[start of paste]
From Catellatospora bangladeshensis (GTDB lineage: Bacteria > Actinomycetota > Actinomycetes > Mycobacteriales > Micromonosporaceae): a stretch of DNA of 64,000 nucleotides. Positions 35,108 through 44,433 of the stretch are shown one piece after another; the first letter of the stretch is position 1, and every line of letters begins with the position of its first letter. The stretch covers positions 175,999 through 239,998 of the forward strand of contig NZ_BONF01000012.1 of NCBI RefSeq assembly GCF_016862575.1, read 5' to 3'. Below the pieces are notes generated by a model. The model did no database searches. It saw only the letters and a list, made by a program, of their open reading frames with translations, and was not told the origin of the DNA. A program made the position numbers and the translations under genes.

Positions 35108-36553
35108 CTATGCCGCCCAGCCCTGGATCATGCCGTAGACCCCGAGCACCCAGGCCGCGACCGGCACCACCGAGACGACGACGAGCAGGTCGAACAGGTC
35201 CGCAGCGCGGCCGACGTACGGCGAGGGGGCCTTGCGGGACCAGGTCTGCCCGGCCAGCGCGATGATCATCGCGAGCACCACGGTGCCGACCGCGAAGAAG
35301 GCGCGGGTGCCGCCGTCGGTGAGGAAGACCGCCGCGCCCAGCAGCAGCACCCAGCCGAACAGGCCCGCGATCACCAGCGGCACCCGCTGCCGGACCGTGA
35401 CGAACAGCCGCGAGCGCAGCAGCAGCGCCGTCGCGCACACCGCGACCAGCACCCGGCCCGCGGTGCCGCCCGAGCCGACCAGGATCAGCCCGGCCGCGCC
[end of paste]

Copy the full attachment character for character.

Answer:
From Catellatospora bangladeshensis (GTDB lineage: Bacteria > Actinomycetota > Actinomycetes > Mycobacteriales > Micromonosporaceae): a stretch of DNA of 64,000 nucleotides. Positions 35,108 through 44,433 of the stretch are shown one piece after another; the first letter of the stretch is position 1, and every line of letters begins with the position of its first letter. The stretch covers positions 175,999 through 239,998 of the forward strand of contig NZ_BONF01000012.1 of NCBI RefSeq assembly GCF_016862575.1, read 5' to 3'. Below the pieces are notes generated by a model. The model did no database searches. It saw only the letters and a list, made by a program, of their open reading frames with translations, and was not told the origin of the DNA. A program made the position numbers and the translations under genes.

Positions 35108-36553
35108 CTATGCCGCCCAGCCCTGGATCATGCCGTAGACCCCGAGCACCCAGGCCGCGACCGGCACCACCGAGACGACGACGAGCAGGTCGAACAGGTC
35201 CGCAGCGCGGCCGACGTACGGCGAGGGGGCCTTGCGGGACCAGGTCTGCCCGGCCAGCGCGATGATCATCGCGAGCACCACGGTGCCGACCGCGAAGAAG
35301 GCGCGGGTGCCGCCGTCGGTGAGGAAGACCGCCGCGCCCAGCAGCAGCACCCAGCCGAACAGGCCCGCGATCACCAGCGGCACCCGCTGCCGGACCGTGA
35401 CGAACAGCCGCGAGCGCAGCAGCAGCGCCGTCGCGCACACCGCGACCAGCACCCGGCCCGCGGTGCCGCCCGAGCCGACCAGGATCAGCCCGGCCGCGCC